Last Sunday at church Luke was sitting on the floor in front of me playing with the various bulletins that he had collected, and he noticed a small purple stain on the carpet and began pawing at it as if he was trying to pick it up, and of course it didn’t budge. Persistent, he continued scratching at it for a little bit longer than I would have liked. Ike noticed and laughed saying it looked like a cat scratching in a litter box, but I wasn’t laughing. We are in the danger zone; that place where children with autism occupy sometimes seemingly normally and then boom, they’re gone. Luke is 16 months old and I know too many families who have watched their children unravel at this age. This was when Mark was spinning in circles, not talking, not engaging, obsessed with corners and doors. We were about to get Mark’s diagnosis at this age. I will never forget that grief stricken, sick feeling knowing what was coming. So as I watched Luke incessantly paw at the floor, I just prayed that this would not be a stim. The next few days I noticed that he was shaking his head back and forth. I know that head shake all too well. Toward the end of the week it became obvious that he had a cold. “He’s just shaking his head because of the fluid he feels”, I tell myself.
And then I wonder. Will this be one of the many little lies I have to explain away the behaviors that begin to emerge? Many times I have asked my mom “he’s OK, right?” And each time she assures me that Luke is different than Mark. He’s engaged, and responding to us. I breathe a little, but the worry still sits across my forehead. It was my mom who called it. She knew early on, and was very worried. I knew when she knew, but I wasn’t ready to face it. She was concerned when Mark would stare at ceiling fans for hours. He slept a lot. He didn’t look at our faces. All the things. She saw it all, and would gently share her concerns with me. And to push back I would tell myself and her these little one liners. I would say “boys develop slower than girls”, “I can’t compare him to Jillian” and “all kids are different”. The same things that the pediatrician kept telling me. So is that what I’m doing now, explaining away the warning signs?
When we decided that we would try for another baby our genetic counselor told us that the chances of having another child with a SCN2A mutation were 1%. Feeling confident with those odds, and thinking that lightening wouldn’t strike twice, we decided to grow our family. And six months later when we found out that we were pregnant, I felt sick, and not because of first trimester nausea. What if this baby had autism too? I know families with multiple children with autism. They do it. I can do it too. I have all of the resources. I know how to do this. We would get genetic testing right away. We would start speech, OT and PT when this baby was super tiny. I would take them to the chiropractor. No gluten, no dairy, no soy. I would get the insurance squared away sooner. I would do it better this time. We would catch it so early. The monster that I battle wouldn’t get one over on me. No, not this time. This time I was in control.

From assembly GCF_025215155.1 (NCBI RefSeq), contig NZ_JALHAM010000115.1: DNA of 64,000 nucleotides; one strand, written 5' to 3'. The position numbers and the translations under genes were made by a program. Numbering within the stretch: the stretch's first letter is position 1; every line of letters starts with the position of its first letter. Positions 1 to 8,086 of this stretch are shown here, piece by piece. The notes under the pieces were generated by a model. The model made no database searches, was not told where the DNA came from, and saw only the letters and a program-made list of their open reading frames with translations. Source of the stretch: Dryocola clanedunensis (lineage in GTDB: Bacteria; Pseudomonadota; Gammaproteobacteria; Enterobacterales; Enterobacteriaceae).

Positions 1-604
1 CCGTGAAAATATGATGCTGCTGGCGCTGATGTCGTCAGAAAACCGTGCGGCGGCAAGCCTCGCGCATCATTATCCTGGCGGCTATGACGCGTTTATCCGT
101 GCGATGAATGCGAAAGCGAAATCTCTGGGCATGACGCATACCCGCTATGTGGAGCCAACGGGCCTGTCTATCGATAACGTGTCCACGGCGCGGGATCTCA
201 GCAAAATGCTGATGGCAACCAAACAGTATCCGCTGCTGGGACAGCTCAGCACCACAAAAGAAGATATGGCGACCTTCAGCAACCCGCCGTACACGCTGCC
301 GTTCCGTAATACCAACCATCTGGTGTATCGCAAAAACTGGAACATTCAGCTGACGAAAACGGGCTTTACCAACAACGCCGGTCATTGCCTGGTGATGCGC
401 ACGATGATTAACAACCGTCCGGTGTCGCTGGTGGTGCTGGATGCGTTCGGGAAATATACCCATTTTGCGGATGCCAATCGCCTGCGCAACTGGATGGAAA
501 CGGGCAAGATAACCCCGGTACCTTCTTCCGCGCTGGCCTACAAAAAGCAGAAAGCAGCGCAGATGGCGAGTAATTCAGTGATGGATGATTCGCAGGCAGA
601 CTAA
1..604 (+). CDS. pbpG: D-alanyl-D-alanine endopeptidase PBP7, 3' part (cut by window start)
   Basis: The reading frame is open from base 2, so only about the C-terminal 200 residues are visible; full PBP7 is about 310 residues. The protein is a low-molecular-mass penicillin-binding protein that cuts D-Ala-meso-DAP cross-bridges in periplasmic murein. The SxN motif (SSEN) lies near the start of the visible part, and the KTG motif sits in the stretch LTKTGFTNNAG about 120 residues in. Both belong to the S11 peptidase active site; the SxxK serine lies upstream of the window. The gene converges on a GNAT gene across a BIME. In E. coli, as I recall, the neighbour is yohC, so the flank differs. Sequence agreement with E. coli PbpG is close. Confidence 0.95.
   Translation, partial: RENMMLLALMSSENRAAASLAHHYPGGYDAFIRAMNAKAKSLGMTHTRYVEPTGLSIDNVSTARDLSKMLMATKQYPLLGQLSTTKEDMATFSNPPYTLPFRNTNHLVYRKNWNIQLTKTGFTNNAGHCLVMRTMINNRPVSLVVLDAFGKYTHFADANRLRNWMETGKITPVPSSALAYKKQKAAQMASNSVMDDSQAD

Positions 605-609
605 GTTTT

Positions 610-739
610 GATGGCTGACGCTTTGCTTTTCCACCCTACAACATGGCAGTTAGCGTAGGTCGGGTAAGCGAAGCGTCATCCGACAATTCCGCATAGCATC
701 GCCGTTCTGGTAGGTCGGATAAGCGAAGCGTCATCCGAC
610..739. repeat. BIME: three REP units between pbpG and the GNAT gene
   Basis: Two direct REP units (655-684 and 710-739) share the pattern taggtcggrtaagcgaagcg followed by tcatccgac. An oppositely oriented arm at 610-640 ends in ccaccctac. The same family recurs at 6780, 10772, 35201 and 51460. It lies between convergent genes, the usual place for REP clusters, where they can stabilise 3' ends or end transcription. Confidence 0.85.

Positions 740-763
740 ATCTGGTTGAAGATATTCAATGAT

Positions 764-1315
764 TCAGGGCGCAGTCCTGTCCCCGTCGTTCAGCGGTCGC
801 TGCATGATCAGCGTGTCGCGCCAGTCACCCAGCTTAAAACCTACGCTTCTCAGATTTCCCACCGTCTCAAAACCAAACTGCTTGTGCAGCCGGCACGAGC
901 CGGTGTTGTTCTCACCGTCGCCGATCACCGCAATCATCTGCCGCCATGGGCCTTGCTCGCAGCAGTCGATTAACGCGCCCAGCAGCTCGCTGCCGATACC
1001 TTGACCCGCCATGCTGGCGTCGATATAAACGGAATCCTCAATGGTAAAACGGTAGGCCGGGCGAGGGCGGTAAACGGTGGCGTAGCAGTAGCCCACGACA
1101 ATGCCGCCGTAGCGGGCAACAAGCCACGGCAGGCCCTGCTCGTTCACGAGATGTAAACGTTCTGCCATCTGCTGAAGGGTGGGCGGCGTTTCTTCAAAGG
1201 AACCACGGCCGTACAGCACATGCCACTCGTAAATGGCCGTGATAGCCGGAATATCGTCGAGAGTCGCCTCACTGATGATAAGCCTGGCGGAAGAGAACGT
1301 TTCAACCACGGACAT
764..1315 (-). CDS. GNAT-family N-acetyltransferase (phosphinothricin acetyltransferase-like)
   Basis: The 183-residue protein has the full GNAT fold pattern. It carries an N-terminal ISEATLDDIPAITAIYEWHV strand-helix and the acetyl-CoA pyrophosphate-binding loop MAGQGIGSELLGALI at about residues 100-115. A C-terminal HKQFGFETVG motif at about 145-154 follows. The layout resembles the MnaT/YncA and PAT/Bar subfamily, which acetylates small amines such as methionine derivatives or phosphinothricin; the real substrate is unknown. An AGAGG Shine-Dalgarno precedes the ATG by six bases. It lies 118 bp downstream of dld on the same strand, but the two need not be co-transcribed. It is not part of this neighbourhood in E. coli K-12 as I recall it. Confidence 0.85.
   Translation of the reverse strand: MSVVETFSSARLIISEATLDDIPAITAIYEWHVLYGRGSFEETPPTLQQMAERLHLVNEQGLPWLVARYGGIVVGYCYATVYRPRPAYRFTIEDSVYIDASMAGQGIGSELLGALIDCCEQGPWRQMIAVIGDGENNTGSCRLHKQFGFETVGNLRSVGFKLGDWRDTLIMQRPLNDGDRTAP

But then I would think, no I can’t. I can’t do this again. I can’t watch my baby miss milestone, after milestone, and see his peers bypass him. I can’t tell him to wave “bye bye” and watch as he blankly stares ahead motionless. Or tell him I love him, and not hear it back. I couldn’t have another person in my house that feels like a stranger. I can’t bear to deal with more detective work; trying to determine how he feels, or what he really wants during a meltdown. This one had to say mama. This one had to give hugs. My heart couldn’t take it again. So I prayed. And I worried. And I watched.
I did take him to the chiropractor, as well as Mark’s OT. We did tummy time like it was our job. I was all over the hearing loss. We did the ear tube surgery. I was on it and terrified. I downloaded an app called Kinedu that gives ideas for play and allows me to take developmental assessments on all areas of functioning to assess Luke’s cognitive, linguistic, social, physical and fine motor development. I would hide a hidden object to see if he searched for it. Check! I would make a motion with my hands and get him to imitate it. Check! Each month he was where he was supposed to be. And a little after a year, speech began to emerge, and it’s still coming along. Every time he holds up a banana to me and proudly says “nana!”, I can feel my shoulders relax a little, but then I see him hold his arms behind his back for a second too long, or make a facial grimace, and I wonder if I should video tape it.
I suppose I’m experiencing the reverberations of the trauma that we felt, and continue to feel as we walk through this journey with Mark. Those feelings of grief have eased over time, but they are still there and they appear when I least expect them to, and they do rob me of enjoying the wonderment of this phase with Luke. I do celebrate each milestone with vigor, but I would be lying if I said that I didn’t also feel the tremendous relief mixed with sadness when I see him do things that Mark still struggles to do.
One day, I pray, Luke will bypass Mark’s stage of development. And maybe I will stop fearing the monster that took my first little boy, and let go of the worry that it will come back and snatch this one too.